To Love Ru

TV (26 eps)
3.638 out of 5 from 20,155 votes
Rank #3,366

Rito Yuuki is a bumbling boy who wants nothing more than to confess his love to the lovely Haruna, but a variety of obstacles always seems to stand in his way. One day, while relaxing in his bathtub Rito found his hands full - literally - with the breasts of a strange alien girl named Lala who suddenly appeared in his lap! She is the princess of Planet Deviluke, and she has run away from home to escape the prospect of an arranged marriage; and unfortunately for Rito, his accidental groping is the traditional engagement ritual of his otherworldly guest! Deviluke's emperor will destroy Earth if Rito backs down from his "proposal," but all he really wants to do is be with Saruyama! Naked antics, magical powers, misunderstandings, Lala's marriage-happy family and Rito's own shyness are many of the barriers he must face in his attempt to win the real love of his life – that is, if Lala doesn't win him over first!

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Reviews

therik
3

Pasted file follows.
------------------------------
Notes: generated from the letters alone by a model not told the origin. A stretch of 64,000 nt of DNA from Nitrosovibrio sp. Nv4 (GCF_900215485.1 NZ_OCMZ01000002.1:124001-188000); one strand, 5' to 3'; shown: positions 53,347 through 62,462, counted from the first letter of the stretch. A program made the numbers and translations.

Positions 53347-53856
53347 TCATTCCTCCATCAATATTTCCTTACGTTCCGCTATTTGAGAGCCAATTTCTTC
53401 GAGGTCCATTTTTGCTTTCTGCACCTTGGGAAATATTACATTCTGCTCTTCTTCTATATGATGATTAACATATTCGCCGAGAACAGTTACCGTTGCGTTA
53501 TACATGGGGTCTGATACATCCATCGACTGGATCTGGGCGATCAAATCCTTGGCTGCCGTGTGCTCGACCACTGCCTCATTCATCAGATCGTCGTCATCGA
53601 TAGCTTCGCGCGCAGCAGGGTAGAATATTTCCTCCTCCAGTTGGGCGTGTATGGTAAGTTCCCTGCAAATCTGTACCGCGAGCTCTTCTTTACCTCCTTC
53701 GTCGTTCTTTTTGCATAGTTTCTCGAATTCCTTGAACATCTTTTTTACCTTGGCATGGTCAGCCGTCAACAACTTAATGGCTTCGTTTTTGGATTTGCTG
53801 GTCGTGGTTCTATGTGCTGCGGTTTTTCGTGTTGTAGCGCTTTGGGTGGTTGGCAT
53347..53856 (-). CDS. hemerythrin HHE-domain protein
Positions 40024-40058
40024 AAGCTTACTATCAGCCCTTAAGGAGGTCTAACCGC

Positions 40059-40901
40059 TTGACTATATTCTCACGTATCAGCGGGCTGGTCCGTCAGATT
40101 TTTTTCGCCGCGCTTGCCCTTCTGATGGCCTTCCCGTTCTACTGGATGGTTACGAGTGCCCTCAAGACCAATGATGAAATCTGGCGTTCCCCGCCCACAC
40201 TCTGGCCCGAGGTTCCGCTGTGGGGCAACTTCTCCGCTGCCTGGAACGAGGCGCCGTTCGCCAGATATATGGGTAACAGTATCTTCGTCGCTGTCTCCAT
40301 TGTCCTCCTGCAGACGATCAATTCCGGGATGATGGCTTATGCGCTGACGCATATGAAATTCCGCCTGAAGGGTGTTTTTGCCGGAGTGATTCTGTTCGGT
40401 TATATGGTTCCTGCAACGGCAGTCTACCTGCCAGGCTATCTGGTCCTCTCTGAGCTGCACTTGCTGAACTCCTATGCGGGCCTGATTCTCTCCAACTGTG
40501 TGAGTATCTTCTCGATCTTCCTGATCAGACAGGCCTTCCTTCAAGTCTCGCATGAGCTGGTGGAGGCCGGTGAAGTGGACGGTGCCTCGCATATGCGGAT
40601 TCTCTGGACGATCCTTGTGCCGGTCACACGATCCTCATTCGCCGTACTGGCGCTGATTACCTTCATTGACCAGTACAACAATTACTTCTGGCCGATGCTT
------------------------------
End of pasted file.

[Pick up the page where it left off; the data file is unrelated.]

StoryOftentimes, the arrival of a pink-haired, amply bosomed alien girl would be cause for great joy and celebration amongst the male population of the globe. Quite how To Love-Ru takes this premise and turns it into an unsatisfactory 12 hours is anyone's guess. I suppose, with my stall set out thus, you might expect a brutal savaging of the series, but it is my nature to at least attempt to give balance to my thoughts, so I will begin with the show's strengths. Ostensibly, To Love-Ru is a love-comedy, based around a love triangle, epic awkwardness on the part of the male lead, and relentless bucketfuls of ecchi. As a formula, it is certainly successful, and the show rarely strays from the comfortable ground of wacky, improbable shenanigans and accidental head-breast contact. Beyond any doubt its greatest strength is that it does not - at any time - pretend it is anything other than what it is. WYSIWYG, if you will. Further to this, nothing in the show is absolutely intolerable or offensive (unless, I suppose, feminism is a value close to your heart). In fact, the show meanders pleasantly enough along its path without once giving you cause to dislike it, let alone drop it. So why the scathing bile at the start? It is because, in all honestly, To Love-Ru's strengths are also its greatest weaknesses. Formulaic shows are one thing, but for an anime to stick so ruthlessly to the tried and tested is another thing altogether. It is about as adventurous as a geriatric aristocrat, and only slightly more interesting. Each episode begins positively enough, with an upbeat theme and images of the girls in various states of undress, which is, I am not afraid to say, quite pleasant. However, there comes a foreboding sensation that something is wrong, and you can't quite put your finger on the exact problem. Fortunately, the credits help you out with this as the katakana-literate become aware of someone being credited with "character design". I have no desire to be unkind, but To Love-Ru's primary character design innovation seems to be taking pre-existing characters and making them nakeder. This is hardly rocket science and leads one to wonder about the rest of the show given how little effort was clearly put into to creating the drones that inhabit it. Distressingly, the body of the episode inevitably follows suit, wagging its tail, and with a dumb smile on its face. The "alien from space" premise and all the material that could come from this are gleefully discarded in favour of the usual high school setting. This overused basin of normalcy plays host to plots which are bizarre enough to obliterate any suspension of disbelief, but too banal to generate any interest. Instead, it takes an agonising middle road somewhere between Seen It All Before Avenue, and Don't Honestly Care Lane. In the process, the writing cruelly compacts any promise that the To Love-Ru's theme may have offered into a series of bizarre "inventions" which are so ascientific, they may as well have "Deus Ex Machina" scribbled on them in indelible marker.AnimationI have no quarrels with the animation. It's functional and the females are drawn in a way which complements their undoubted stock-character allures. Indeed, the second ending credits contains some delightful artwork. This said, certain animation devices are overused to the point of rabid frustration on the part of the viewer. Rito's head, by way of example, seems to spend half its time filling with blood and steaming, like some sort of badly broken kettle. However, I guess this is all besides the point, as I can imagine the question you may be asking, and the answer is no. For all their patent desire to draw the curvaceous and the erotic, the animators stick to a strictly PG policy on nudity. This, in all honesty, frustrates to no end. The anime's target audience is clear and - with this in mind - such pre-watershed teasing is unforgivable. Perhaps I need to retake the unit on Japanese cultural norms.SoundAgain, there is really nothing wrong with the sound. Every individual has a voice which befits their character, and Lala manages to strike a balance between getting on my nerves and not getting on my nerves with her high-pitched, permanent excitedness. No sound effects are overused and no music is fury-inducingly annoying or overplayed. In fact, I'd go as far as to say the themes are catchy, but my opinion is worth little on this matter. I actually like J-Pop, for crying out loud.CharactersSurprisingly, not only every idea in the anime, but also every character has been done before, and has been done better. The pathetic, self-insertion vessel of a male lead, the wackjob pink-haired extra-terrestrial, the nurse whose breasts are so pendulous one could imagine them being used to measure time - it's all old hat. The nearest we get to "interesting" or "character development" is the semi-tsundere disciplinarian Yui Kotegawa, and even her character is a pale shadow of those which it so barefacedly rips off. Indeed, To Love-Ru's main problem is not so much that it follows a tried and tested formula, but that it follows a tried and tested formula without offering so much as a modicum of novelty and - in so doing - finds itself infinitely inferior to most shows of the same genre.OverallPerhaps the most damning indictment of To Love-Ru is that the best episode is one where 22 of the 24 minutes are taken up by another show (Magical Girl, Kyoko Flame, or some such) which the characters are watching. If this is not a clear indication that something - anything - else is better than watching this hodge podge of ill-executed madness and abyss of characterisation, then I don't know what is. If it all still sounds like your cup of tea - I can't blame you, I thought I'd enjoy it too - then can I recommend you watch Shuffle! instead. It's the same thing but better. Plus you actually get to see nipples. If you've already watched Shuffle!... watch it again, ahead of this.